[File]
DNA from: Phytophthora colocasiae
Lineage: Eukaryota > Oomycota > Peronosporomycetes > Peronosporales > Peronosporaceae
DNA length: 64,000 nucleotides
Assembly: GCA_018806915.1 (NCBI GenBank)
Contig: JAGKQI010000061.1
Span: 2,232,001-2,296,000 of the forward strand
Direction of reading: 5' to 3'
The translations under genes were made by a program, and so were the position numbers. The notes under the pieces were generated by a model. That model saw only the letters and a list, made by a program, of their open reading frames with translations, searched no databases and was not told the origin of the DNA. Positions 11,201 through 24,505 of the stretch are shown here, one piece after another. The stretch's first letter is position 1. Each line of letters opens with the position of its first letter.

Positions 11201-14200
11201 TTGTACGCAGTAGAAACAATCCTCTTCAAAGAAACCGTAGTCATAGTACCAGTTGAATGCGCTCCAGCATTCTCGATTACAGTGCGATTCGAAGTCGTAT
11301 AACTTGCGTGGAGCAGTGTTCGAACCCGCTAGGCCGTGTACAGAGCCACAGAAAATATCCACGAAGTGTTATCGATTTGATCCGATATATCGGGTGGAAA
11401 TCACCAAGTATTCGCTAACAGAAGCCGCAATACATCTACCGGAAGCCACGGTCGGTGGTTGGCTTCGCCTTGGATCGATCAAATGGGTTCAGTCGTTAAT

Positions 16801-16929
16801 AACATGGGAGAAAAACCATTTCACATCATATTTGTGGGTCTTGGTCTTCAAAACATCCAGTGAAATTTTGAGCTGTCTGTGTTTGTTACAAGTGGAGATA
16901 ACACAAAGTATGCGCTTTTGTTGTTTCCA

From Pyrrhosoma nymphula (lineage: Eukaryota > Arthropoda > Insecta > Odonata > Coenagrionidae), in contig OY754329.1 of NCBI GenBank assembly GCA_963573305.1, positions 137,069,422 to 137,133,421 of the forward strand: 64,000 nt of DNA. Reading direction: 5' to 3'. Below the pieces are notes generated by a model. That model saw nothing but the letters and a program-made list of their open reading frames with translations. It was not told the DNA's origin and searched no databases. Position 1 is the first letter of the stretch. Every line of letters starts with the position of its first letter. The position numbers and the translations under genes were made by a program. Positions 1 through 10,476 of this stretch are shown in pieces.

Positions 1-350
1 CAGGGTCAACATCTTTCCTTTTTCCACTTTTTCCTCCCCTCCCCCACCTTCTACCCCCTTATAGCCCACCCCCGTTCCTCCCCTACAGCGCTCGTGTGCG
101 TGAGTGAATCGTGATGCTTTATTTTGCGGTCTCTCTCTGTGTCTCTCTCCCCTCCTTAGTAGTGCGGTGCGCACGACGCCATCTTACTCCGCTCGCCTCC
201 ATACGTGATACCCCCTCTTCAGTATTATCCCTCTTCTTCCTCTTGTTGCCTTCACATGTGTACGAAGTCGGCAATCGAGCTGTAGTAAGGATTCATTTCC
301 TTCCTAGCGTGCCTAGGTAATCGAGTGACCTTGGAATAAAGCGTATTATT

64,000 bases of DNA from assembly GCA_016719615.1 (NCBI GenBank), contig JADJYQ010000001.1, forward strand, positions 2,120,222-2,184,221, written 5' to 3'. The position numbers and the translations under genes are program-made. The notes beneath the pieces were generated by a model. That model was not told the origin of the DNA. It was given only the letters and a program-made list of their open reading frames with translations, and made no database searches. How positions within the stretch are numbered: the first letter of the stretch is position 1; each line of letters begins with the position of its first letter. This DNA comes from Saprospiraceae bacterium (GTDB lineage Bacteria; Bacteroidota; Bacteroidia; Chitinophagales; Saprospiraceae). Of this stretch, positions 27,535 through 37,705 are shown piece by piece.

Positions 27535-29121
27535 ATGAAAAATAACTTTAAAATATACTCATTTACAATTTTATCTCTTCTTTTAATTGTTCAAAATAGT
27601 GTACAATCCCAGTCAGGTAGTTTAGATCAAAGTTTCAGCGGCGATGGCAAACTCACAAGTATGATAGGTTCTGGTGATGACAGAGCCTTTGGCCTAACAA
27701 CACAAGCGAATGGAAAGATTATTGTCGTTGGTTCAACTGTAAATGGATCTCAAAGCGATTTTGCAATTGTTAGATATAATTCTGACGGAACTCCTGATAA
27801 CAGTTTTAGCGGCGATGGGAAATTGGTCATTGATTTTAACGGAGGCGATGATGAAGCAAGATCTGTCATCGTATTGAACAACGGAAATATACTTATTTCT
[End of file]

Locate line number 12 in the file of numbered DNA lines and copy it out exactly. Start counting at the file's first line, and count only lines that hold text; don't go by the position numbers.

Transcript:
11401 TCACCAAGTATTCGCTAACAGAAGCCGCAATACATCTACCGGAAGCCACGGTCGGTGGTTGGCTTCGCCTTGGATCGATCAAATGGGTTCAGTCGTTAAT